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The Entourage Effect

History, Science and Use-Cases

In the context of CBD oil, the Entourage Effect is something to always keep in mind when purchasing CBD and hemp products. The Entourage Effect refers to the beneficial effect of the synergistic interaction of all the different cannabinoids, terpenes, flavonoids, and fatty acids of the cannabis plant working together to produce stronger effects, compared to if they were just introduced to the body alone.In other words, when ingesting multiple components of the cannabis plant simultaneously as opposed to just one or two components working in isolation, you benefit from the Entourage Effect. 


The cannabis plant itself contains over 500 different compounds, including around 100 distinct naturally-occurring phytocannabinoids, such as THC and CBD.CBD and all other cannabinoids interact with the body through the endocannabinoid system, which plays a part in regulating physiological processes such as appetite, pain sensation, mood, and memory. Cannabinoids that enter the body interact with the endocannabinoid system by binding to CB1 and CB2 receptors found throughout the body. CB1 receptors are found in the brain and nervous system, and CB2 receptors are found throughout the immune system and related organs. 


 Cannabis terpenes share a precursor with cannabinoids and therefore interact with the body’s endocannabinoid receptors in a similar way. Studies are currently being done that show terpenes have their own unique therapeutic benefits that contribute to the Entourage Effect. Particular focus is being placed on terpene-cannabinoid interactions that could produce synergistic effects to help better treat pain, inflammation, depression, anxiety, epilepsy, and cancer.

History

The Entourage Effect was first theorized in 1998 by Israeli scientists Shimon Ben-Shabat and Raphael Mechoulam. They proposed that fatty acids occurring in the cannabis plant enhanced cannabinoid activity in the body. Through their experiments, they showed that alone, certain cannabinoids would not bind to the body’s cannabinoid receptors, thus producing no effects; however, when cannabinoids were introduced together with fatty acids, binding to the body’s cannabinoid receptors increased.In 2009, scientists H. Wagner and G. Ulrich-Merzenich authored a study that further expanded on Shabat and Mechoulam’s Entourage Effect theory.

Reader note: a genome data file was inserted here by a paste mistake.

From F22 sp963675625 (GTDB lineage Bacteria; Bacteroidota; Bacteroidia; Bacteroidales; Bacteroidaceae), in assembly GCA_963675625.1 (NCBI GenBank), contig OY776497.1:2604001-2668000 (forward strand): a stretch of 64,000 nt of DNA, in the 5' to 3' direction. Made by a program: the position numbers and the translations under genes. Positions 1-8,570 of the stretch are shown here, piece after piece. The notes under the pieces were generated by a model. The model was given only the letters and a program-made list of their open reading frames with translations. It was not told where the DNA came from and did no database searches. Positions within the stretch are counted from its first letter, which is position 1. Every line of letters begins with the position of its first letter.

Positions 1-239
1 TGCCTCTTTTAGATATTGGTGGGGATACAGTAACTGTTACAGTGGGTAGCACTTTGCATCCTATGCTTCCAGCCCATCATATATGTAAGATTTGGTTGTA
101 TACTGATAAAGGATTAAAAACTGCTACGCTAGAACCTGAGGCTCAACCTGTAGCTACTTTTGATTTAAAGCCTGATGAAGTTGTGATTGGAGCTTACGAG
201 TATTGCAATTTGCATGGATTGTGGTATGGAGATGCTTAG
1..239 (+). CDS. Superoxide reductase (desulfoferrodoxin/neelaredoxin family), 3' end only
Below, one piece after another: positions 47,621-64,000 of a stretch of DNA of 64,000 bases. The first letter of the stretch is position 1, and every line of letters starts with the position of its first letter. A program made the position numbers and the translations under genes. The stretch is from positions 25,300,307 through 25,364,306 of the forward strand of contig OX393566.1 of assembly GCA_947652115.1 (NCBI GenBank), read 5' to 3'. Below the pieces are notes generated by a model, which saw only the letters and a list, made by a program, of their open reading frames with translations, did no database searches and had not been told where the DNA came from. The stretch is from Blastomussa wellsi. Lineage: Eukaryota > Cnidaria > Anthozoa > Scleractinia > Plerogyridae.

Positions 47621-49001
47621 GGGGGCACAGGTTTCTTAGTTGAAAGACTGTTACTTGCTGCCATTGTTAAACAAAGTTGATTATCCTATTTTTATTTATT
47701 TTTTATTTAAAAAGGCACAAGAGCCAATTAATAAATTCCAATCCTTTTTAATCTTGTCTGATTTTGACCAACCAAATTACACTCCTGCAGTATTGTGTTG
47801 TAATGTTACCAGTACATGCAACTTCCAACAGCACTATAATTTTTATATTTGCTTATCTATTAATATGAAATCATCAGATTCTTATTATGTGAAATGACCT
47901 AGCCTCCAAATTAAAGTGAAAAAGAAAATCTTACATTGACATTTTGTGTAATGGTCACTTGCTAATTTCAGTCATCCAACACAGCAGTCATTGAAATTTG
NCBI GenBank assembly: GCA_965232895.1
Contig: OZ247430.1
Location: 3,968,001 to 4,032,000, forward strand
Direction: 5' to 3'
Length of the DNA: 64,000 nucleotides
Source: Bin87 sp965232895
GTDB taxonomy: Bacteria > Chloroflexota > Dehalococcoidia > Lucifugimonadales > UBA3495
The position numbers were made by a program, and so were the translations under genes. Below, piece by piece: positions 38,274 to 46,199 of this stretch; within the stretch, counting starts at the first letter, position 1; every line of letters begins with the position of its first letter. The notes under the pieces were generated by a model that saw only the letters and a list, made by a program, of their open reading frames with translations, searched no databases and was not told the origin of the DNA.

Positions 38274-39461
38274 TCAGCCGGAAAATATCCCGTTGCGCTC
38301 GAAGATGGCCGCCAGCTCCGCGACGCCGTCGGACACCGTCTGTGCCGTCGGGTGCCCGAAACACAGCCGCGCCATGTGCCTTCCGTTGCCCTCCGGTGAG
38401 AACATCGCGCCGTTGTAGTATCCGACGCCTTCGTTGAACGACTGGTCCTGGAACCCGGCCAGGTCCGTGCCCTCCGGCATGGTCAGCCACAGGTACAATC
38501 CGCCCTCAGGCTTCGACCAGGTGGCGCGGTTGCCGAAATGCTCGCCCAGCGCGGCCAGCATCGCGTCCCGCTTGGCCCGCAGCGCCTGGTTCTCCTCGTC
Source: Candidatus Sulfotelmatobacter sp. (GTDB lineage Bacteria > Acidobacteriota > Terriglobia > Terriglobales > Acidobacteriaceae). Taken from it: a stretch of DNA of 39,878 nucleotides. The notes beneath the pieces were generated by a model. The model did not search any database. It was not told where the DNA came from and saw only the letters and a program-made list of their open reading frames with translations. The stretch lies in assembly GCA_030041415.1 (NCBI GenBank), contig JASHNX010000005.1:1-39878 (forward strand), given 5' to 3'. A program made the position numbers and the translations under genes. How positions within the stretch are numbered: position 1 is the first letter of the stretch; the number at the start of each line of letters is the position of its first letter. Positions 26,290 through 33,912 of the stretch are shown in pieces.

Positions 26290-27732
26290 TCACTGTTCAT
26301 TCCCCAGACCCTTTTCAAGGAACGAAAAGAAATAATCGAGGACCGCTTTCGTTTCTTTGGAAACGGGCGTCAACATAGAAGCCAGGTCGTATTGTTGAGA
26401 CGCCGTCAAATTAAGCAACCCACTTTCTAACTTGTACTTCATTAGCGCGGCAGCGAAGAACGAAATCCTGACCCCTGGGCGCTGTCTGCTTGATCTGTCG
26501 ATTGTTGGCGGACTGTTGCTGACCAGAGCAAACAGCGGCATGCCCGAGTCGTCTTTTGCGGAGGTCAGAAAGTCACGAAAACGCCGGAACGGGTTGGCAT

They defined the four basic mechanisms of the Entourage Effect as: 


● The ability to affect many different targets and areas of the body; 


● The ability to improve the absorption of the active ingredients by the body; 


● The ability to better overcome bacterial defense mechanisms; and 


● The ability to minimize adverse side effects 


 For years, our ancestors have used the cannabis plant medicinally and therapeutically. Until recent studies such as these, we didn’t exactly understand how cannabis’ effects were being produced in the body. It wasn’t until 1964 that we knew what THC was and what it was responsible for; and it wasn’t until after that that the CB1 and CB2 receptors were first discovered. We are still working towards a full understanding of how cannabis and its various components, including terpenes, interact with the human body. 

What Exactly Are Terpenes?

Terpenes actually occur in all plants naturally, not just cannabis. They are aromatic compounds responsible for each plant’s unique smell. Common terpenes found in nature that you’ve most certainly encountered include limonene, found in all citrus fruits, and linalool, found in lavender. 


Terpenes have a therapeutic effect on the human body, and the centuries-old practice of aromatherapy is based on terpenes.Cannabis terpenes are responsible for each strain’s own distinct smell. Around 200 different terpenes have been found in cannabis, but only a few are in high enough concentrations to be detected by the nose. Beta-caryophyllene, for example, is a common terpene that’s found in black pepper, oregano, and yes, cannabis. It is gastro-protective, good for treating certain ulcers, and offers great promise as a therapeutic compound for inflammatory conditions and autoimmune disorders because it binds directly to the CB2 receptor. 


 Terpenes have a wide range of therapeutic attributes and effects. Unfortunately, many of these effects can be lacking in most “CBD-only” products, since they aren’t as terpene-rich. Many people are turning to whole-plant extracts more frequently to ensure that achieve the complete Entourage Effect.  

Why CBD Isolate?

CBD Isolate in itself has many therapeutic uses, and the many people looking for Zero THC, CBD-Only products mean it’s a market continuing to grow by demand. CBD isolate usually comes in two types of different forms: crystals or powder. Crystals aren’t as fine and can only be used dabbing (vaporizing). Powdered CBD isolate is made of a fine dust of pulverized crystals and can be used in many different manners. 


 CBD that comes in an isolate form, devoid of any other cannabinoids, has many benefits and effects, including: 

● Nausea and vomiting reduction 

● Seizure activity suppression 

● Inflammation reduction 


 CBD isolate can be used as part of a treatment regimen for: 

● Schizophrenia 

● Anxiety 

● Depression 

● Epileptic disorders 

● Cancer 

● Parkinson’s Disease 


The benefit of using CBD to achieve these effects is that you are consuming CBD in its most concentrated, powerful form, to best target your symptoms. Everybody’s body is different though and finding the right CBD product, whether its isolate or employs the Entourage Effect through a whole plant extract is important.